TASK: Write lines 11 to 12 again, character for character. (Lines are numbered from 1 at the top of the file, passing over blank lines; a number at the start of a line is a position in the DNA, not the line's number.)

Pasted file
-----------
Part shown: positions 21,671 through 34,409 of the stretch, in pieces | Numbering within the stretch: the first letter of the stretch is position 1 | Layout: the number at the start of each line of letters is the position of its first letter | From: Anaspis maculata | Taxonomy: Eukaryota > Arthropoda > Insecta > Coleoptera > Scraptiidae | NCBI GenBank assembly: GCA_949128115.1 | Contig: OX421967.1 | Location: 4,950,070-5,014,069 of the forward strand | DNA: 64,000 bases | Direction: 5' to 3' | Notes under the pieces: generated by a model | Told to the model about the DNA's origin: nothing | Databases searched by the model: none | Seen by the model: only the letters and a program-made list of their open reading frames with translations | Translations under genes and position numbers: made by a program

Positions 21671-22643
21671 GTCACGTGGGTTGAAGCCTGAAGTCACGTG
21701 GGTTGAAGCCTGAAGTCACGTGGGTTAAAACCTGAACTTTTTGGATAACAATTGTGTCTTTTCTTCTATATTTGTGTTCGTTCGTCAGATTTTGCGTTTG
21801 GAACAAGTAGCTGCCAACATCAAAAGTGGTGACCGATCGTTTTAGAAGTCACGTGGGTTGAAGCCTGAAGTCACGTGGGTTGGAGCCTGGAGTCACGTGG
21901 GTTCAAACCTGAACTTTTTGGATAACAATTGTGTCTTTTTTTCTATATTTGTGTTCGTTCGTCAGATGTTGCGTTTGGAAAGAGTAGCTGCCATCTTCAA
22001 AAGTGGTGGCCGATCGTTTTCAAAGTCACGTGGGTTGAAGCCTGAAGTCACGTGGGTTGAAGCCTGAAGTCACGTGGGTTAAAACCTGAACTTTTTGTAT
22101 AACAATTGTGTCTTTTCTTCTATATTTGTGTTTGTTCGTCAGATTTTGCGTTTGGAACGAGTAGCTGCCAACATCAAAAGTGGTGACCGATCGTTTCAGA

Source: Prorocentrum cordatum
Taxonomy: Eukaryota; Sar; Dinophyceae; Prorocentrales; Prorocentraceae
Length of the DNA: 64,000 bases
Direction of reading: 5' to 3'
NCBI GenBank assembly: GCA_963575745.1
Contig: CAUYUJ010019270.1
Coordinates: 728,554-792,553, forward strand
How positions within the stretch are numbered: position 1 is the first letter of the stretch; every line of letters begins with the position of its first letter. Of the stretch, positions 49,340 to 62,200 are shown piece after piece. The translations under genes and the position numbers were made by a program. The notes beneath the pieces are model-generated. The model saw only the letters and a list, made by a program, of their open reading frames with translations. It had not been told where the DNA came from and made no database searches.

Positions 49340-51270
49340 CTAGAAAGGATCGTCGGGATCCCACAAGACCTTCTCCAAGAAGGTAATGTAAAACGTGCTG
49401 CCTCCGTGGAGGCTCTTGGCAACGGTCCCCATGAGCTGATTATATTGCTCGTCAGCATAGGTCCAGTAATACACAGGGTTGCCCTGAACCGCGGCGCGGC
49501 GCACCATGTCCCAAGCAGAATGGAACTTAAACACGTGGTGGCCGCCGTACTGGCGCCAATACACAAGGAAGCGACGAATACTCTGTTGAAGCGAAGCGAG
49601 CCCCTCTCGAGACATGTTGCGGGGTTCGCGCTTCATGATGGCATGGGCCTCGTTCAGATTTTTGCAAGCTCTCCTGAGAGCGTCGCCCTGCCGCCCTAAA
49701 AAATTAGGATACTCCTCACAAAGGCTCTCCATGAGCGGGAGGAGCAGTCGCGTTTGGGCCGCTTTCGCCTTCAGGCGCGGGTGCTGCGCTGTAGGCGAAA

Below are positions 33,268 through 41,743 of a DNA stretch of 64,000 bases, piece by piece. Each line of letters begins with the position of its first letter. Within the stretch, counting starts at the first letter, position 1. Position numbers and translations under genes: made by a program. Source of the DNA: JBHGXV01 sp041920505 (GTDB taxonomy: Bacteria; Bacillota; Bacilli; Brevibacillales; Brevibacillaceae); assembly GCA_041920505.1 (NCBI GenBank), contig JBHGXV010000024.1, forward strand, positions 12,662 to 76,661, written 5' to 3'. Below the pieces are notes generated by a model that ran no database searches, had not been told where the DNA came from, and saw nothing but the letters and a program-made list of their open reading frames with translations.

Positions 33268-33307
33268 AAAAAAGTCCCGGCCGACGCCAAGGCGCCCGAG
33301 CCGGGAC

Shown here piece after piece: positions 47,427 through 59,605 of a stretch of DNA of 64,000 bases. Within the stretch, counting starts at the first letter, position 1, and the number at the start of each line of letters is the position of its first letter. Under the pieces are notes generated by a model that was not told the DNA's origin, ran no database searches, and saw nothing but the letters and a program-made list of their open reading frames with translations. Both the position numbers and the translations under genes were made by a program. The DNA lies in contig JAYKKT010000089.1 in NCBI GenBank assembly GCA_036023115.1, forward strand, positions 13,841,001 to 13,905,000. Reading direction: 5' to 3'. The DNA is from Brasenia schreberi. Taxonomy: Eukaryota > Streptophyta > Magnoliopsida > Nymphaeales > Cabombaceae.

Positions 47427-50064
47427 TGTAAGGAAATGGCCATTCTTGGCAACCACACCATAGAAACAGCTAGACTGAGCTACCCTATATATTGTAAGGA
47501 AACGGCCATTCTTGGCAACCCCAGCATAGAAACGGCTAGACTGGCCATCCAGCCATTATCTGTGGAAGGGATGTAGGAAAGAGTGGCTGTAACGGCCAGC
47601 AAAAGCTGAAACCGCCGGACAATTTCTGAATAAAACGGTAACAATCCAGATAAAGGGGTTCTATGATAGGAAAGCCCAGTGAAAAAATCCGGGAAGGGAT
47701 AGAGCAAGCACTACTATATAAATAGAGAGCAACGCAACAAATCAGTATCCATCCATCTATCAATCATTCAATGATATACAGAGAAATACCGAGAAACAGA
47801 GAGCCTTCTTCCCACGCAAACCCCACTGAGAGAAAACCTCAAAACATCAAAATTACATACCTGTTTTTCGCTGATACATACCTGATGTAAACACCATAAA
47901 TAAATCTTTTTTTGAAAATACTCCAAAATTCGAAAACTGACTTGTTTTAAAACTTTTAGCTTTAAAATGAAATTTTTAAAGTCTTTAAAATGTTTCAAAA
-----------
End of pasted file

Length of the DNA: 64,000 bases
Direction of reading: 5' to 3'